101 core is started.
103 As part of this process, it also creates the file internals.h,
104 which contains information about the general memory layout of the
105 new core and its basic types, their type tags, and the location of
106 several important constants and other variables, that are needed by
107 the C runtime code to work with the given core.
109 So going through genesis is needed to create internals.h, which is
110 needed to compile the C runtime code (i.e. the "lisp" binary).
111 However there is a slight circularity here, since genesis needs as
112 one of its inputs the file target:lisp/lisp.nm, which contains the
113 (slightly pre-treated) output of running nm on the new lisp
114 binary. Genesis uses this information to fixup the addresses of C
115 runtime support functions for calls from Lisp code.
117 However the circularity isn't complete, since genesis can work with
118 an empty/bogus lisp.nm file. While the kernel.core it then
119 produces is unusable, it will create a usable internals.h file,
120 which can be used to recompile the C runtime code, producing a
121 usable lisp.nm file, which in turn can be used to restart genesis,
122 producing a working kernel.core file.
124 Genesis also checks whether the newly produced internals.h file
125 differs from a pre-existing internals.h file (this might be caused
126 by an empty internals.h file if you are rebuilding for the first
127 time, or by changes in the lisp sources that cause differences in
128 the memory layout of the kernel.core), and informs you of this, so
129 that you can recompile the C runtime code, and restart genesis.
131 If it doesn't inform you of this, you can skip directly to the last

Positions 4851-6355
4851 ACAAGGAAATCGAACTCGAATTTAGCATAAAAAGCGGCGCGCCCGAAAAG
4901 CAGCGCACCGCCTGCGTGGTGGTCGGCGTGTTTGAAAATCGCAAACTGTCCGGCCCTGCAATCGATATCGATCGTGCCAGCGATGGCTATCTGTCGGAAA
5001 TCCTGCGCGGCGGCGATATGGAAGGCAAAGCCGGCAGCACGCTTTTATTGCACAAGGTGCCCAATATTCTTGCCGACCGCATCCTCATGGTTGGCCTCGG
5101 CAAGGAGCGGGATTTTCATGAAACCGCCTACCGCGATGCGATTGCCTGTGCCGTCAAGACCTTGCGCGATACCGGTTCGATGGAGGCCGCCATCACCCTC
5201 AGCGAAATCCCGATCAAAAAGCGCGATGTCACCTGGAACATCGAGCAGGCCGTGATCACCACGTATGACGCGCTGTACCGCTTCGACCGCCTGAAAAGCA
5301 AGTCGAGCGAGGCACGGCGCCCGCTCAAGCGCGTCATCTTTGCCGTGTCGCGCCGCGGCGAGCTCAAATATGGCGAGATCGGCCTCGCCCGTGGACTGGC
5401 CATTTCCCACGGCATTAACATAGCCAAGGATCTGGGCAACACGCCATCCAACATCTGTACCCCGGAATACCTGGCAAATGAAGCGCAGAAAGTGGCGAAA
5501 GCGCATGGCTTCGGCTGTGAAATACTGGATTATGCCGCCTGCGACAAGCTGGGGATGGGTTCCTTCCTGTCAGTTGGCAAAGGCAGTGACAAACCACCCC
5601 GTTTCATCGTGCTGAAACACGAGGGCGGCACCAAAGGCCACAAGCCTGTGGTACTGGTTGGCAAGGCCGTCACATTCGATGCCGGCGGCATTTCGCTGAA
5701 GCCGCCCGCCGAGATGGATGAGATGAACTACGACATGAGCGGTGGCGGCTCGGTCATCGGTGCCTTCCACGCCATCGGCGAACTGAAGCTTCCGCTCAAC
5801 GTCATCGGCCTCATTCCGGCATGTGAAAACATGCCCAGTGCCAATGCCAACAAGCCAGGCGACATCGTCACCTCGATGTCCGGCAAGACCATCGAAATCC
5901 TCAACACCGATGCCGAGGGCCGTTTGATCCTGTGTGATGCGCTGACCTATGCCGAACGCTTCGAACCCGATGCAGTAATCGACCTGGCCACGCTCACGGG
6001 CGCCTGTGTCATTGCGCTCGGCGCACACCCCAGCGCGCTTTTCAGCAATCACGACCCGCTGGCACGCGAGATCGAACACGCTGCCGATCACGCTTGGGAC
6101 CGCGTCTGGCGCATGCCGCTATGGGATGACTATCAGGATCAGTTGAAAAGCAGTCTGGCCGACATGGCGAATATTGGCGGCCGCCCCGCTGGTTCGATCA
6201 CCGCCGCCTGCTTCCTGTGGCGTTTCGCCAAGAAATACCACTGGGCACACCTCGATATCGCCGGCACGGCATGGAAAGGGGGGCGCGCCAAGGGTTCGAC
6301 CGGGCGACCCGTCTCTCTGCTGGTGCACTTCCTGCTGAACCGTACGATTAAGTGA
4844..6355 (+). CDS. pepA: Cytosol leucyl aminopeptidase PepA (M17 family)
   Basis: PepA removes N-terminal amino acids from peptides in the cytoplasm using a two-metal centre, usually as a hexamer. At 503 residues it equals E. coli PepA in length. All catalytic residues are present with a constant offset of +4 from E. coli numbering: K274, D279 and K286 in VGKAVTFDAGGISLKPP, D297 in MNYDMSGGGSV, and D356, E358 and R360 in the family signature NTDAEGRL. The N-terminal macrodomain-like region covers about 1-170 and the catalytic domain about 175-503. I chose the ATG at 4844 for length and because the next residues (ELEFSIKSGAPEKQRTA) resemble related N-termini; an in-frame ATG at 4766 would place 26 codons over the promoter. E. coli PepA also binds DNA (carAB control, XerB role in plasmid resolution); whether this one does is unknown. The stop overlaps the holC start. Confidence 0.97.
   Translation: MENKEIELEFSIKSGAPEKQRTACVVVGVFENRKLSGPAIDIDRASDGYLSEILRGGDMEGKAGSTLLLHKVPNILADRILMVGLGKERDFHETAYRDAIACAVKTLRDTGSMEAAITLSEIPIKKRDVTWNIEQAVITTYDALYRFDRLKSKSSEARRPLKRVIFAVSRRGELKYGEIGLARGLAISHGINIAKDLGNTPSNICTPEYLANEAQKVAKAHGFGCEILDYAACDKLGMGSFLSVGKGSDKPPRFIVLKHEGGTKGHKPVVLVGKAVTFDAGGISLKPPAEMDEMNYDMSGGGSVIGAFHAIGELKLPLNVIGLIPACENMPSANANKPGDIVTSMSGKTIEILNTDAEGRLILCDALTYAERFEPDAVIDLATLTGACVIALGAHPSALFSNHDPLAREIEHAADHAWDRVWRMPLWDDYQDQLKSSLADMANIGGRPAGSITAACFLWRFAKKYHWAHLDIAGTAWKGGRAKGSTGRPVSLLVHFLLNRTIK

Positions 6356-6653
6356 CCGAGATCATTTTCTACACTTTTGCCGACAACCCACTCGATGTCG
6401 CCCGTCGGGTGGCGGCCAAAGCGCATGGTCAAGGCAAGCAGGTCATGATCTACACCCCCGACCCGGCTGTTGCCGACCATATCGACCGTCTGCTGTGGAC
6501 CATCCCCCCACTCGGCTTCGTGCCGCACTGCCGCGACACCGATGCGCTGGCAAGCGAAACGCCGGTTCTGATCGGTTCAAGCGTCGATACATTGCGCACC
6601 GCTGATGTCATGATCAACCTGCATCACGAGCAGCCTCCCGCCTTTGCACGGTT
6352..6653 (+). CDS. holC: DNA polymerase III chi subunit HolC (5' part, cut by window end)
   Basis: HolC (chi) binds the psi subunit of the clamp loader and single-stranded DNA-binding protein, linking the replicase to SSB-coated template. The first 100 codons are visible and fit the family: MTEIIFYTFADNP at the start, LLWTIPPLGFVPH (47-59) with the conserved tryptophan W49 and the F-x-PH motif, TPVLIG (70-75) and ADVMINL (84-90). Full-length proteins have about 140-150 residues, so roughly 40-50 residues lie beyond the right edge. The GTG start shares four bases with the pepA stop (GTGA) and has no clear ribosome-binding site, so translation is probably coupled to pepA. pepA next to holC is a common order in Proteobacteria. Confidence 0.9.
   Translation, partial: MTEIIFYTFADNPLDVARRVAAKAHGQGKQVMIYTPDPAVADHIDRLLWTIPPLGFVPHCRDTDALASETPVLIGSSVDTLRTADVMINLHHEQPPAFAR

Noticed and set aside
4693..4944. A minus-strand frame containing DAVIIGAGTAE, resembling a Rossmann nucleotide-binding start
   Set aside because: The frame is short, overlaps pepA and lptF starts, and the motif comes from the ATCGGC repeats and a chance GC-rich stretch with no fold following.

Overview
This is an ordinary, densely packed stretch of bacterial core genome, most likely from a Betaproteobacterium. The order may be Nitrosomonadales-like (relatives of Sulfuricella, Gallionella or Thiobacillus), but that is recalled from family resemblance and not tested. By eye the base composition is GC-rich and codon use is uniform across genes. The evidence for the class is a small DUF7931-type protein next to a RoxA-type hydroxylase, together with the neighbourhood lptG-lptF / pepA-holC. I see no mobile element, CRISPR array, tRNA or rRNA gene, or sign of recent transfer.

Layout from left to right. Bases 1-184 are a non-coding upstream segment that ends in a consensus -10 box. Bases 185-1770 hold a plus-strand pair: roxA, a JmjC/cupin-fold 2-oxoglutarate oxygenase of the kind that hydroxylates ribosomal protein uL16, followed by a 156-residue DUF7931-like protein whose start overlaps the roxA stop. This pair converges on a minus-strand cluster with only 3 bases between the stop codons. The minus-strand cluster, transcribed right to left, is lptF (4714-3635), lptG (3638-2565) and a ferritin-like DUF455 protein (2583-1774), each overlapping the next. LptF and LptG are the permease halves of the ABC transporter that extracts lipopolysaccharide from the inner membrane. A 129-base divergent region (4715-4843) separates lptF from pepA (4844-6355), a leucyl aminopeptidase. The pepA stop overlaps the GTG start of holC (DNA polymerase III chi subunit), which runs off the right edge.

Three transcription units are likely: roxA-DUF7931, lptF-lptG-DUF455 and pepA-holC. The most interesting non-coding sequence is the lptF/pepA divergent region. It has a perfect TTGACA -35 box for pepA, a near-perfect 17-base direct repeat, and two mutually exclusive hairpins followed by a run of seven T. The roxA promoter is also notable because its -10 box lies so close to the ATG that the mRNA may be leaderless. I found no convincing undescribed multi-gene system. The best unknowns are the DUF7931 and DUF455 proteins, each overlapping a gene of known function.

132 phase d).
134 c) Recompiling the C runtime code, producing the "lisp" binary file
136 This step is only needed if you haven't yet got a suitable lisp
137 binary, or if the internals.h file has changed during genesis (of
138 which genesis informs you), or when you made changes to the C
139 sources that you want to take effect.
141 Recompiling the C runtime code is controlled by a GNU Makefile, and
142 your target's Config file. It depends on a correct internals.h
143 file as produced by genesis.
145 Note that whenever you recompile the runtime code, for whatever
146 reason, you must redo phase b). Note that if you make changes to
147 the C sources and recompile because of this, you can do that before
148 Phase b), so that you don't have to perform that phase twice.
150 d) Populating the kernel.core, and dumping a new lisp.core file.
152 In this phase, which is controlled by src/tools/worldload.lisp, and
153 hence often called world-load, the kernel.core file is started up
154 using the (possibly new) lisp binary, the remaining files which
155 were compiled in phase a) are loaded into it, and a new lisp.core
156 file is dumped out.
158 When cross-compiling, there is additional phase at the beginning, and
159 some of the phases happen with different hosts/platforms. The initial
160 phase is setting up and compiling the cross-compilation backend, using
161 your current compiler. The new backend is then loaded, and all
162 compilation in phase a) happens using this compiler backend. The
163 creation of the kernel.core file in phase b) happens as usual, while
164 phase c) of course happens on the target platform (if that differs
165 from the host platform), as does the final phase d). Another major
166 difference is that you can't compile PCL using the cross-compiler, so
167 one usually does a normal rebuild using the cross-compiled core on the
168 target platform to get a full CMU CL core.
170 So, now you know all about CMU CL compilation, how does that map onto
171 the scripts included with this little text?
173 Overview of the included build scripts
174 --------------------------------------
176 * create-target.sh target-directory [lisp-variant [motif-variant]]
178 This script creates a new target directory, which is a shadow of the
179 source directory, that will contain all the files that are created by
180 the build process. Thus, each target's files are completely separate
181 from the src directory, which could, in fact, be read-only. Hence you
182 can simultaneously build CMUCL for different targets from the same
183 source directory.
185 The first argument is the name of the target directory to create. The
186 remaining arguments are optional. If they are not given, the script
187 tries to determine the lisp variant and motif variant from the system
188 the script is running on.